There is no question about it, time is a funny old substance. As any follower of science-fiction knows, it is relative. That means, of course, that it goes much faster when you are enjoying yourself. Time is the fourth dimension of the container that holds the material universe and it consists of three-dimensional space plus the dimension of time.
In Stephen Hawkins’ A Brief History of Time, he proposed that time had no beginning and that it also has no end in exactly the same way that a ring or a ball has no beginning or end. Thinking in this way about a ball is using an analogy, but nevertheless, it is a good one. Just as the physical substance of the surface of a ball curves, so too does time according to Hawkins.
But hang on a moment, how can time be curved? When we think of physical things that are curved, we think of that curvature within the context of the three dimensions of space. If the fourth dimension (time) turns out to be non-linear, into which dimension(s) does it curve? The answer from Hawkins is that it curves into the dimension he calls ‘imaginary time’.
Time is circular according to Hawkins. The further we go backward in time, the more we curve away from the real dimension into the imaginary one. If you are well-versed in mathematics, then this concept should not be too difficult, after all, we have imaginary numbers. It is the same basic idea.
We know that time, joking apart, is relative, not absolute. Experiments have gone a long way towards confirming Einstein’s special relativity theory. We also know that huge gravitational fields affect time. It should not really surprise us because one of the first bits of evidence for Einstein’s theories came from observations of gravity bending light. Since time is relative to the speed of light, if gravity affects light, it must also affect time.
So thinking of time as the fourth dimension of an interwoven fabric that constitutes the container of the rest of the universe (matter and anti-matter) seems to make a good deal of sense. However, let’s now go a step further. If everything we can observe came from the Big Bang singularity, then that must also include both time and space, so in its original state, the essence of the universe must have been a single substance.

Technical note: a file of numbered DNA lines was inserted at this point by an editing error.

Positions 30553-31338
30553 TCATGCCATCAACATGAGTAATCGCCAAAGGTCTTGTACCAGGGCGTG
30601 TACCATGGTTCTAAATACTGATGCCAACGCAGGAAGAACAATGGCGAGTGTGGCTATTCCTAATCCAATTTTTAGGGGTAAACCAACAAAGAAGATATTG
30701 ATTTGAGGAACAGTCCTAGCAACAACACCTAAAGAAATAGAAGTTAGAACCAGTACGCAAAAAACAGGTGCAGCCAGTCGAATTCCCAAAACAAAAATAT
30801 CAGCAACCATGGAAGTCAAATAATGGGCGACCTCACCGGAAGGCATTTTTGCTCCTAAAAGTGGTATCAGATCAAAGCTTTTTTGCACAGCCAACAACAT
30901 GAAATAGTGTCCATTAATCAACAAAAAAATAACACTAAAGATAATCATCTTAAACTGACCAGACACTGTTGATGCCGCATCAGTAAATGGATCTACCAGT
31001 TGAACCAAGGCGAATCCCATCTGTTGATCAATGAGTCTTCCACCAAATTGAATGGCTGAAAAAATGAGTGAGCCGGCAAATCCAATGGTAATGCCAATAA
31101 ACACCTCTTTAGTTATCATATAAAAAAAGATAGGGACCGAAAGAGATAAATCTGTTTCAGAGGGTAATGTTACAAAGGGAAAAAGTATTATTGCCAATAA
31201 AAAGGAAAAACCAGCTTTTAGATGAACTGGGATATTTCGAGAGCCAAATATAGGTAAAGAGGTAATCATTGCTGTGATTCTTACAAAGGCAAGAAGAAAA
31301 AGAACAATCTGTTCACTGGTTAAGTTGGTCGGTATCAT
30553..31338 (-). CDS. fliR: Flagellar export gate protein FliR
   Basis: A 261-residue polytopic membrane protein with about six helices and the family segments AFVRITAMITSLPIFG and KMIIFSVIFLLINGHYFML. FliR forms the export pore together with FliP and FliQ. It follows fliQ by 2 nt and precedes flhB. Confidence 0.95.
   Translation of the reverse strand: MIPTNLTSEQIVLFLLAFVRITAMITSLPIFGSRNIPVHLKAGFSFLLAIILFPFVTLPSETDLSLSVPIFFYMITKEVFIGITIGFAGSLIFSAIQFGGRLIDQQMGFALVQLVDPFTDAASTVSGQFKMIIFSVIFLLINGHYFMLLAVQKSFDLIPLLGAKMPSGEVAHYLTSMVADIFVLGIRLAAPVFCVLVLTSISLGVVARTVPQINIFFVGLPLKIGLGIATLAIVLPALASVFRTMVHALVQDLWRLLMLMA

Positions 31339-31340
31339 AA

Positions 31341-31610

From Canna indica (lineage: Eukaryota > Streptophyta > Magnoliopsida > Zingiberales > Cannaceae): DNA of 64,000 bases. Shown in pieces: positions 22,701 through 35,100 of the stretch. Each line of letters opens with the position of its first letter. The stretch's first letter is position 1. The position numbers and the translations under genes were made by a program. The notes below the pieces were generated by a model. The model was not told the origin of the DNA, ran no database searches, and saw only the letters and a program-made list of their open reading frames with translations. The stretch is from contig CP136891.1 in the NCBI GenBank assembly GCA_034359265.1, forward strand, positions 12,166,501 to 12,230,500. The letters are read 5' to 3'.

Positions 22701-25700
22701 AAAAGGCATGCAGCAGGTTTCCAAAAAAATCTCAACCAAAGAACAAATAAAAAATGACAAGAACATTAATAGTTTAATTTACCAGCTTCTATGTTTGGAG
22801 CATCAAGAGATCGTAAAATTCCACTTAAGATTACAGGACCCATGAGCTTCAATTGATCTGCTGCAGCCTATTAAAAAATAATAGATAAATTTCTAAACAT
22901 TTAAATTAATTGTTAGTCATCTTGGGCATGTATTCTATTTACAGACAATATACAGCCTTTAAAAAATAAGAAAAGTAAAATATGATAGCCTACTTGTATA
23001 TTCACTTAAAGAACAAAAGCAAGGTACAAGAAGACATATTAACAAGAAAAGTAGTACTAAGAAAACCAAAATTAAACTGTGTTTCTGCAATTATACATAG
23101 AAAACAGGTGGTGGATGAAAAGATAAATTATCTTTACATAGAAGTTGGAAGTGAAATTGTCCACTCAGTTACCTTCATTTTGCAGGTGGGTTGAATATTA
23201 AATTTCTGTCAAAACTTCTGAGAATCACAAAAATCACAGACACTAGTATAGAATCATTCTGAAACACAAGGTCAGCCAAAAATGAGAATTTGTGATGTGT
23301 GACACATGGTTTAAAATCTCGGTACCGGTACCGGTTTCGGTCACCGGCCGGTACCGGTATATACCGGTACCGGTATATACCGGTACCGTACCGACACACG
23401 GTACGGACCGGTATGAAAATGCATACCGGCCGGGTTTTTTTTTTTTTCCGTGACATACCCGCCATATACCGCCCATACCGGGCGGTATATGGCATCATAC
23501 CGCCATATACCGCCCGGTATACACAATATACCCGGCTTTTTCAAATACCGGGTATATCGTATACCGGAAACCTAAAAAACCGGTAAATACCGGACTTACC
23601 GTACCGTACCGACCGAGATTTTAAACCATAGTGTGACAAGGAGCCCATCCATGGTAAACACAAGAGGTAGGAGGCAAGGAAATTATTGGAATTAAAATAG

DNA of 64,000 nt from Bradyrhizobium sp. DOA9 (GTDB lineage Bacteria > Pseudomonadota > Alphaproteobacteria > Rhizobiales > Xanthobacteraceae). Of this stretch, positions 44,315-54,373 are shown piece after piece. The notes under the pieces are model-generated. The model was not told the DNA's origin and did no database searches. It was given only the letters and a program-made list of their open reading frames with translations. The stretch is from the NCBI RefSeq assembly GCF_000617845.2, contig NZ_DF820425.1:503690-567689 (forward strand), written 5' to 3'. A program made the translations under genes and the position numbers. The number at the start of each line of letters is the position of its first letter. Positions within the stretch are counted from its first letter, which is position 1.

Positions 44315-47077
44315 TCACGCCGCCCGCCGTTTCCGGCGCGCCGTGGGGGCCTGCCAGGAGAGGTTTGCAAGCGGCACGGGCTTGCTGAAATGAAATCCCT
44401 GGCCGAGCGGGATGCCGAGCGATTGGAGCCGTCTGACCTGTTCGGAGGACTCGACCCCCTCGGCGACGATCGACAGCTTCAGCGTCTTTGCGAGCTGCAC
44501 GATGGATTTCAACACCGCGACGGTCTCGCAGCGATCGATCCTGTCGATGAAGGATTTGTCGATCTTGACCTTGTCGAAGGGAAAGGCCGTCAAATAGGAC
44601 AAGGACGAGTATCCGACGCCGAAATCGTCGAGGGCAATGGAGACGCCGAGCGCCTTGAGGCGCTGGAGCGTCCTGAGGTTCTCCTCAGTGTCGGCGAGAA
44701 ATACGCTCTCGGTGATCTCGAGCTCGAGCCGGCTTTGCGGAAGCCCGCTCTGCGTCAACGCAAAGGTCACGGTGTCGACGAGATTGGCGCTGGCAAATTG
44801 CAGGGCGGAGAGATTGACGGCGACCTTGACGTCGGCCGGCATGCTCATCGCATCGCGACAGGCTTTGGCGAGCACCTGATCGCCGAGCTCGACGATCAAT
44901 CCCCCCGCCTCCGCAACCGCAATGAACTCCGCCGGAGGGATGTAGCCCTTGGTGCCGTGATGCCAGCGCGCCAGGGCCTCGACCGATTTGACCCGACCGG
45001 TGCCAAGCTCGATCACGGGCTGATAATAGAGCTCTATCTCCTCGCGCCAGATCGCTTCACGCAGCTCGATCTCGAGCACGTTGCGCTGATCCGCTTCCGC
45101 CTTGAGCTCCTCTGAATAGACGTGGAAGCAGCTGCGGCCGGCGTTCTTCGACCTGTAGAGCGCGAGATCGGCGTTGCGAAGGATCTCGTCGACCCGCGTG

Of course, any truly scientific thinker would say that it makes absolutely no sense to talk about what happened before the Big Bang. I think Hawkins makes that point too. Why? Because, there never has been a time before the Big Bang. Time came into existence at the instant of the Big Bang as part of the created fabric of the universe.
Now, why have I been rambling on about the question: what is time? After all, the overarching theme of this blog is personal development. Well, because for millennia, we have known that the universe is composed of one stuff. According to Deepak Chopra, “that is why the ancient seers exclaimed, I am that, you are that, all this is that, and that’s all there is.” This idea is apparently taken from Vedic literature, but it is probably also to be found in other ancient texts. And that’s why matter affects spacetime (gravity) because it is fundamentally the same stuff.
What is this stuff? You might call it energy, you might call it the “thinking stuff” as Wallace D Wattles does in his classic book, you might call it the multiverse, you might call it God. But we are all a part of that stuff. We are all a part of that grand matrix, the “field of pure potentiality” in the words of Deepak. This basic fact, that everything is interconnected in some way, is right at the heart of the quantum explanation of the Law of Attraction. Time it seems, is a particular manifestation of the one universal stuff from which we are all made.
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